That grand and historic race meeting, Royal Ascot, a five-day pageant of the finest that horse racing has to offer, opens on Tuesday, June 19th, in Berkshire, England, with the delightful prospect of the world's top three Thoroughbreds in action. Held each June, this year's meeting – first instituted by Queen Anne in 1711, in the early part of the 18th century – has added significance, coming as it does against the backdrop of Queen Elizabeth II's Diamond Jubilee celebrations. Some six kilometers of buntings will decorate the venerable track, whose stands were renovated in 2006.
Unfortunately the three leading racehorses, as rated by the International Federation of Horse Racing Authorities, will not be facing each other as they have different distance requirements. The unbeaten Frankel (by Galileo), rated 138 after 10 consecutive wins, is a miler and goes in the meeting's opener, the Queen Anne Stakes; Black Caviar (by Bel Esprit), the wonder Australian sprinting racemare with 21 victories from as many starts and rated 130, makes her first overseas foray on closing day in the Diamond Jubilee Stakes; and the admirable 128-rated Cirrus Des Aigles (by Even Top, a son of Topanoora, who once stood in India) aims to cement his place in the pantheon of 10 furlong greats in the Prince Of Wales's Stakes on Wednesday.
The Queen herself has three runners engaged during the meeting – last year's Epsom Derby placegetter, Carlton House (by Street Cry), the lightly-raced but progressive Momentary (by Nayef) and the equally inexperienced Estimate (by Monsun) who might attempt to score over two miles on only her third start.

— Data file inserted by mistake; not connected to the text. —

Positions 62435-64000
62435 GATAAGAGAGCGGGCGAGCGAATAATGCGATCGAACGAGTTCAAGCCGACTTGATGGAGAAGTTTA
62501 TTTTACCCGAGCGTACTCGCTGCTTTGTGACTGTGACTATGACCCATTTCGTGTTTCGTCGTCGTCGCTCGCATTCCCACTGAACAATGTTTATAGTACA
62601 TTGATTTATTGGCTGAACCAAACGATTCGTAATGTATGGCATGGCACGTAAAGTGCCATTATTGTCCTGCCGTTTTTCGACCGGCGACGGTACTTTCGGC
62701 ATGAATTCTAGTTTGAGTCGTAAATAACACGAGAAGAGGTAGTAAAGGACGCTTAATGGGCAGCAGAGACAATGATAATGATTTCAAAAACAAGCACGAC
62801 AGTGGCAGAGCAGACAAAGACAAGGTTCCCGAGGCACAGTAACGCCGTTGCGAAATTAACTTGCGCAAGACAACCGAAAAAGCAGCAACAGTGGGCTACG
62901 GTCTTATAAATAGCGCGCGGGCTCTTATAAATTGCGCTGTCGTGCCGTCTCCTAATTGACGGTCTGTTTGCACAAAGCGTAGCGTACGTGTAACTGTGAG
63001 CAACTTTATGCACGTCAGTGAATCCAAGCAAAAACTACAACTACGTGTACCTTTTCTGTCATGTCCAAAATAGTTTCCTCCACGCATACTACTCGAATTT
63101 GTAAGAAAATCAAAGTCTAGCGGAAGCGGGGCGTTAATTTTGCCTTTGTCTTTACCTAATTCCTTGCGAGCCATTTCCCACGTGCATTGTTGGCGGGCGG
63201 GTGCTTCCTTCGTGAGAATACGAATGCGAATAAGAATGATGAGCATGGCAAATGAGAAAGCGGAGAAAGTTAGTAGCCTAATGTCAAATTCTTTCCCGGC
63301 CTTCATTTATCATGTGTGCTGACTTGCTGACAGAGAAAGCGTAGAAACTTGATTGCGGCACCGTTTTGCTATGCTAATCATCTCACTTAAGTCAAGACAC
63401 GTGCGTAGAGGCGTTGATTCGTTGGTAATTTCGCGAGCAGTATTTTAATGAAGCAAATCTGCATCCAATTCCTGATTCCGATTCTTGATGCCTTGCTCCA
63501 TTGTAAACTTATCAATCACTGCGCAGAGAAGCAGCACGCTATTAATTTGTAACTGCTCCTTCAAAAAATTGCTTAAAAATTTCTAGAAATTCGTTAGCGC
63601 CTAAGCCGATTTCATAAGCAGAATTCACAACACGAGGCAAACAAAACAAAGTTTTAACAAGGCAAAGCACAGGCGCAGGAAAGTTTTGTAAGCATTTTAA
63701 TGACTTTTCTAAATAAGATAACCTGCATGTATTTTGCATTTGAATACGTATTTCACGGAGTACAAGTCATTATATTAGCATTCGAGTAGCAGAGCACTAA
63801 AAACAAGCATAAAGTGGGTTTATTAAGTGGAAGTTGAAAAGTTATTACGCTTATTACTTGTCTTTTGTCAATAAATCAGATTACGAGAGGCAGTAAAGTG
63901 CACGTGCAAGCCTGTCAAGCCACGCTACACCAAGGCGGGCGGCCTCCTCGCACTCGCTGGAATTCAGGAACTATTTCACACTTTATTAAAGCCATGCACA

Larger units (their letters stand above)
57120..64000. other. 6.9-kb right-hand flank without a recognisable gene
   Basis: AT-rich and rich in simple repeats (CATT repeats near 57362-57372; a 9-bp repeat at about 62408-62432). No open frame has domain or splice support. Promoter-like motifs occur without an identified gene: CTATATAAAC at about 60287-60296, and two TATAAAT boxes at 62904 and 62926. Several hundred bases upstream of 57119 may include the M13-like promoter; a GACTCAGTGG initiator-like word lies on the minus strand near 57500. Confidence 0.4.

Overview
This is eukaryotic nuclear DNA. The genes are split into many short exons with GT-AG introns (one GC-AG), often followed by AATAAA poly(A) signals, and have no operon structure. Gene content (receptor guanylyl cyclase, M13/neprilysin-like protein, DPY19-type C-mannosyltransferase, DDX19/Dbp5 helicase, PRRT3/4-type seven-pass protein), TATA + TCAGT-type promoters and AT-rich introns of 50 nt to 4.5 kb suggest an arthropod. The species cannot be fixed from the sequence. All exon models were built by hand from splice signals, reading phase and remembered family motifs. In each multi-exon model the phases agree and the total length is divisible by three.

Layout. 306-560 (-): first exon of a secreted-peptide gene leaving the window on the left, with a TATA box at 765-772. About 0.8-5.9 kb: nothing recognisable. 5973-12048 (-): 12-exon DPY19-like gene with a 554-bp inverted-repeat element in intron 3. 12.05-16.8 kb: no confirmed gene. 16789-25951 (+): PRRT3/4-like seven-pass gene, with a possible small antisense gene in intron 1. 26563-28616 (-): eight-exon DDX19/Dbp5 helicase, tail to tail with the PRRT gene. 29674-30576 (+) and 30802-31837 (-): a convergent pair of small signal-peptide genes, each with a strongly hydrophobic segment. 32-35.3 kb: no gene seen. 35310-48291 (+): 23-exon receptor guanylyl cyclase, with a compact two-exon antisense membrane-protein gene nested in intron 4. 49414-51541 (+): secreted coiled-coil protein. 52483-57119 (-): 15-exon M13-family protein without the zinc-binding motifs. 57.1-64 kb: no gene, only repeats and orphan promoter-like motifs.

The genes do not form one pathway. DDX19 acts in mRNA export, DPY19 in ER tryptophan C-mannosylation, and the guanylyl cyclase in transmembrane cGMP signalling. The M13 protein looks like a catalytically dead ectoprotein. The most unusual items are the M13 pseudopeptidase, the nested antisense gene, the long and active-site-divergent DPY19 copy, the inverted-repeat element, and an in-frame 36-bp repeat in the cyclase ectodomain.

In addition, there is a jockeys' championship, for the rider who steers home the most winners during the meet, and Aidan O'Brien's son, Joseph, is the current favourite, an unusual situation for one who has yet to ride a winner at the Royal meeting! Richard Hughes is next in demand and should go close as should last year's victor, Ryan Moore. With Godolphin not firing smoothly, Frankie Dettori will be a longshot for the title. The canny Johnny Murtagh, seen to good effect in the Prix de Diane Longines on Sunday, shapes as a lively outsider for the honours.
So prestigious is a Royal Ascot win that even with the overwhelming superiority that Frankel has displayed, as many as 10 have cared to take him on in the Queen Anne at 2:30. In an ordinary year, Excelebration (by Exceed And Excel) might have been a "shoo-in". Even runners like Strong Suit (by Rahy), whose rider Richard Hughes fancies him (to run second), Worthadd (also by Rahy) and the high class, but out of form, Australian ace Helmet (by Exceed And Excel) might have prevailed had they been foaled in a different era. There are risks inherent in any race but in a clean-run race, Frankel should easily oblige. The Sir Henry Cecil-trained colt is "doing very well", said Teddy Grimthorpe, Racing Manager of Prince Khalid Abdullah's Juddmonte Farms operation, in an exclusive telephonic conversation with this writer a couple of days ago.